As Lexie and Aidan begin to dig into the town's dark history, they learn that the disappearance of teenage girls is only the tip of the iceberg. Prominent and supposedly upstanding citizens of the community have been engaging in acts of unspeakable evil for decades, and it appears that those missing girls are, indeed, the victims of a serial killer left to attack again and again. Lexie and Aidan race against the clock to solve the mystery while Vonnie's future becomes more and more uncertain.

Okay, going forward there are very mild SPOILERS, but if, given that this is a romantic suspense book and thus, by nature, builds on suspense and reader ignorance, those who don't want any ideas of what happens should stop reading now.

Okay, Thanks?

My blog has been included on this list of "50 Best Blogs for Creative Writers" at bestcollegesonline.com. I don't know how I ranked inclusion, but given the company I keep is Paperback Writer and Pocket Full of Words, I certainly won't ask questions. I check both of those blogs on a daily basis and recommend them highly as places for great advice on the art of writing.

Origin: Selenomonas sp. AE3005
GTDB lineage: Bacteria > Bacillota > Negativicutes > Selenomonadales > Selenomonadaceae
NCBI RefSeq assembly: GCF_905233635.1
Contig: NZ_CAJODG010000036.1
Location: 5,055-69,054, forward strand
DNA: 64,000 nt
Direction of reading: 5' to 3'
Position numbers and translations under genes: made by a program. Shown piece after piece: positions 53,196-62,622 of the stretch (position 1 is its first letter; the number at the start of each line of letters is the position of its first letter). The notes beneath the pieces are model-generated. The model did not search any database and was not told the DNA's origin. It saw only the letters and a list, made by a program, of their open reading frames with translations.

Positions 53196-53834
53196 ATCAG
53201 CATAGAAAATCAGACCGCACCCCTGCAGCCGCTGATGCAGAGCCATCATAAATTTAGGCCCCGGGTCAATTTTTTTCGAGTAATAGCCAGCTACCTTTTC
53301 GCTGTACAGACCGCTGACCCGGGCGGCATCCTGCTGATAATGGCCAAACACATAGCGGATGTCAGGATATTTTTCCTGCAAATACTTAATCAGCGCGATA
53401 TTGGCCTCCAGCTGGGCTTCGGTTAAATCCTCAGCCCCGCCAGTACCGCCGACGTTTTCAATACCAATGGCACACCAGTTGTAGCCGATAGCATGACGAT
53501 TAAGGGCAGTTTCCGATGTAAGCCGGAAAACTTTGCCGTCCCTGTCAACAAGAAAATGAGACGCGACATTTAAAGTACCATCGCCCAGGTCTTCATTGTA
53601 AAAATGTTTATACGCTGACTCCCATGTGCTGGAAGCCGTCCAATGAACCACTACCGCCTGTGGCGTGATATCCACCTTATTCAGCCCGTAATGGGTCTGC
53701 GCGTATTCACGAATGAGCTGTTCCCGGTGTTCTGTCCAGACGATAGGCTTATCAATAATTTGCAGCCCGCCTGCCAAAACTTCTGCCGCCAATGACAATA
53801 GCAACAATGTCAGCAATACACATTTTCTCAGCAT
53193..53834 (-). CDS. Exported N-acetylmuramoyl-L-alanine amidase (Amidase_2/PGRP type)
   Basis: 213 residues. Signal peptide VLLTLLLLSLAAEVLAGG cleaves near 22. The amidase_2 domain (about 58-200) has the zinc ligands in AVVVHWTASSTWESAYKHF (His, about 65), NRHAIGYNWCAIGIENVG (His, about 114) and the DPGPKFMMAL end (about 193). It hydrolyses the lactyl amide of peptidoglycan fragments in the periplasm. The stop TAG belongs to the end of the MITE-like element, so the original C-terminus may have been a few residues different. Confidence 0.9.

I'm more excited to check out the other links on list. I'm always happy to find resources for writing advice. Bits and pieces here and there really add up.

Monday, September 20, 2010

The Freaks Come Out Again

First, read this.


One of my favorite movies is The American President, and one of my favorite scenes in the movie is when President Andrew Shepard (aka, Michael Douglas) gives a speech in front of the press in which he delivers a major smackdown to a Senator Bob Rumson (aka Richard Dreyfuss) who has been publicly maligning his character. In this speech is this bit that I love: